ready with wires and screws, we are on version
#10.It gets back to planning versus acting: We act from day one; others plan how toplan—for months.”—Bloomberg by Bloomberg
3 October 2007: “Wal*Mart Era Wanes Amid Big Shifts In Retail: Rivals Find Strategies To Defeat Low Prices; World Has Changed”
Sentence #1: “The Wal*Mart Era, the retailer’s time of overwhelming business and social influence in America, is drawing to a close.”
“I am often asked by would-be entrepreneurs seeking escape from life within huge corporate structures, ‘How do I build a small firm for myself?’ The answer seems obvious:Buy a very large one and just wait.”—Paul Ormerod, Why Most Things Fail: Evolution, Extinction and Economics
“Mr. Foster and his McKinsey colleagues collected detailed performance data stretching back 40 years for 1,000 U.S. companies. They found that none of the long-term survivors managed to outperform the market. Worse, the longer companies had been in the database, the worse they did.” —Financial Times
Employee retention & satisfaction:overwhelmingly, based on their immediatemanager!Source: Marcus Buckingham & Curt Coffman, First, Break All the Rules: What the World’s Greatest Managers Do Differently
1. A Bias for Action
2. Close to the Customer
3. Autonomy and Entrepreneurship
4. Productivity Through People
5. Hands On, Value-Driven
6. Stick to the Knitting
7. Simple Form, Lean Staff
8. Simultaneous Loose-Tight
*In Search of Excellence
“I have always believed that the purpose of the corporation is to be a blessing to the employees.” *—Boyd Clarke
*TP: An “organization” is, in fact and after all
is said and done, a/the “house” in which most of us “live” most of the time.
Leaders live to serve. Period.
Passionate servant leaders, determined to create a legacy of earthshaking transformation in their domaincreate/must necessarily create organizations which are …no less than Cathedrals in which the full and awesome power of the Imagination and Spirit and native Entrepreneurial flairof diverse individualsis unleashed … In passionate pursuit of jointly perceived soaring purposeand personal and community and client service Excellence.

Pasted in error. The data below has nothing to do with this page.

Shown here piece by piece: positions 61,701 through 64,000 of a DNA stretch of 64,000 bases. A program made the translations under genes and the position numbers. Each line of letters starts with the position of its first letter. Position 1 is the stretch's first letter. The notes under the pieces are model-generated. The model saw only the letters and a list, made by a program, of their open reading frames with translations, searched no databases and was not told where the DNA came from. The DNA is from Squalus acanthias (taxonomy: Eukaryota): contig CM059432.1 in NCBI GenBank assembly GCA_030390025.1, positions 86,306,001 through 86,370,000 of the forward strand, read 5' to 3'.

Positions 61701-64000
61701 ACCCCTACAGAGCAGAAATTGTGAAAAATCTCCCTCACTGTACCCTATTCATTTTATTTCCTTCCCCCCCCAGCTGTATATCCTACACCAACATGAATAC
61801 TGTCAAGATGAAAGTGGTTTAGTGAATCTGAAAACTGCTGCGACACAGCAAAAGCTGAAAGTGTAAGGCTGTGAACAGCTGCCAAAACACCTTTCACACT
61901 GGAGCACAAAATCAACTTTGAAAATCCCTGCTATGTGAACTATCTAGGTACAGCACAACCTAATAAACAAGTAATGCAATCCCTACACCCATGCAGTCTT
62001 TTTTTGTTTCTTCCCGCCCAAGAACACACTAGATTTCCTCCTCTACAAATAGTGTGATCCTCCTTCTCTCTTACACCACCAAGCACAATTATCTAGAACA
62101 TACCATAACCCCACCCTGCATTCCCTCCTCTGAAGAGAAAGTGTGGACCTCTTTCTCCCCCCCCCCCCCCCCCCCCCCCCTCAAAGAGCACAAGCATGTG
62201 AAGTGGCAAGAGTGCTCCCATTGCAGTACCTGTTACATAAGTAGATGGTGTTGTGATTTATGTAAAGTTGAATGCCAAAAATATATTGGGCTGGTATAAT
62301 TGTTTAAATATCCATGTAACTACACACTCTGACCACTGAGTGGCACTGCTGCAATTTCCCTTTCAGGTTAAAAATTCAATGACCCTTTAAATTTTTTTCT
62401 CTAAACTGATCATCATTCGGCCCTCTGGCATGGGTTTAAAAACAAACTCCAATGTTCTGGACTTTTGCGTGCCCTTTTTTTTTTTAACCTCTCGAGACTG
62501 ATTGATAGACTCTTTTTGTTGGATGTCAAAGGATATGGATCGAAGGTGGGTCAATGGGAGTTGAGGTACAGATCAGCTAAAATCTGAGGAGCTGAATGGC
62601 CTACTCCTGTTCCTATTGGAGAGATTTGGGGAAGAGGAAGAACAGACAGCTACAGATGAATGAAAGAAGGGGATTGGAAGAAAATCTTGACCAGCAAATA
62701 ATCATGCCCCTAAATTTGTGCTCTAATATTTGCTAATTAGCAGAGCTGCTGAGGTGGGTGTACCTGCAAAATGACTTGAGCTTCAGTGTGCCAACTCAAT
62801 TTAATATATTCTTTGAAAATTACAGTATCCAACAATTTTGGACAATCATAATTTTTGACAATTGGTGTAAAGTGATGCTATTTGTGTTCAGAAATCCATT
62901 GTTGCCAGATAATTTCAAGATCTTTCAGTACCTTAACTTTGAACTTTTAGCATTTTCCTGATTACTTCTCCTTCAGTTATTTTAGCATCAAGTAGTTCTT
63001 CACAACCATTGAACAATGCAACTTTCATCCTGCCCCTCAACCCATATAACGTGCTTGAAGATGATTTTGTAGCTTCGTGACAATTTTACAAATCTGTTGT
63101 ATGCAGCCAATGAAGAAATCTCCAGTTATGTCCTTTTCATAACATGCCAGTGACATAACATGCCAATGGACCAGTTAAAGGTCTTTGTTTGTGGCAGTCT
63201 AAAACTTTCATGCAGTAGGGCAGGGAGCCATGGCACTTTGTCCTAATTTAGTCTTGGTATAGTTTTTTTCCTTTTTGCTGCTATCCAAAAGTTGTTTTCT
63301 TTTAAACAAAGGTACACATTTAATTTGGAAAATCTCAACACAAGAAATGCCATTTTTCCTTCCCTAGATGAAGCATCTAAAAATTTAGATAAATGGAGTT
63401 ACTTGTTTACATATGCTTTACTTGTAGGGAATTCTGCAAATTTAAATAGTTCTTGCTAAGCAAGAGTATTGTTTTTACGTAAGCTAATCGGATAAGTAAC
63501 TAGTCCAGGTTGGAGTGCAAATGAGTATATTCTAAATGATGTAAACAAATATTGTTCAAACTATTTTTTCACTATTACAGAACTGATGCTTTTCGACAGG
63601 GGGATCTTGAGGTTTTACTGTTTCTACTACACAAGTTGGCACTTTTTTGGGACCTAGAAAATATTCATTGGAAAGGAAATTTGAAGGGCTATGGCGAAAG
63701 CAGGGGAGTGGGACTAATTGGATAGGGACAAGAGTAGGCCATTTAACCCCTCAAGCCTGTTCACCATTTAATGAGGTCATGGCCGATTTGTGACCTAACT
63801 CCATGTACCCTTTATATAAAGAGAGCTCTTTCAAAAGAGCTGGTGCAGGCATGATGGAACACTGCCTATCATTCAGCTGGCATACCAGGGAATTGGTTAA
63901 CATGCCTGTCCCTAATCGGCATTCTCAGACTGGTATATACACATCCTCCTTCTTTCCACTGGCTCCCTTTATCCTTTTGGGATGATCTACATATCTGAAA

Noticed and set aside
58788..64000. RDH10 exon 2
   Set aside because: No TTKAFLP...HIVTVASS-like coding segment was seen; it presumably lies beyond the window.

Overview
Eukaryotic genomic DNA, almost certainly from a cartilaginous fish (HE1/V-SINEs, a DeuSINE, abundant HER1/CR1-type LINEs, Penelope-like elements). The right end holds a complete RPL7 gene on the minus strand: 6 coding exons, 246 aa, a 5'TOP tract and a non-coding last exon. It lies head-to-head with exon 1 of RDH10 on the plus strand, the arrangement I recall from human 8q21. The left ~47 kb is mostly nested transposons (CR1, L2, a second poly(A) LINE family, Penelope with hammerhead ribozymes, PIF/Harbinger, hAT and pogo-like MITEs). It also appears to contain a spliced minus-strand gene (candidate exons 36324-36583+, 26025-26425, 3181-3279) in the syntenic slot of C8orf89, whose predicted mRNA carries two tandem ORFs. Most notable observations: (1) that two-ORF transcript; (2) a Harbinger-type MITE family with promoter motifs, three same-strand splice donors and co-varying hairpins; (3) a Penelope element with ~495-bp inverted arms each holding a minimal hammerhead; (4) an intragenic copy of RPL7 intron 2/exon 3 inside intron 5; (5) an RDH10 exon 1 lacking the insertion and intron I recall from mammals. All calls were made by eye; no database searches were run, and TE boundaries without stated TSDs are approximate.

“The role of the Director is to create a space where the actors and actresses canbecome more than they’ve ever been before, more than they’ve dreamed of being.”—Robert Altman, Oscar acceptance speech
“It was much later that I realized Dad’s secret. He gained respect by giving it. He talked and listened to the fourth-grade kids in Spring Valley who shined shoes the same way he talked and listened to a bishop or a college president. He was seriously interested in who you were and what you had to say.”
Sara Lawrence-Lightfoot, Respect
“If I could have chosen not to tackle the IBM culture head-on, I probably wouldn’t have. My bias coming in was toward strategy, analysis and measurement. In comparison, changing the attitude and behaviors of hundreds of thousands of people is very, very hard.[Yet] I came to see in my time at IBM that culture isn’t just one aspect of the game —it is the game.”—Lou Gerstner,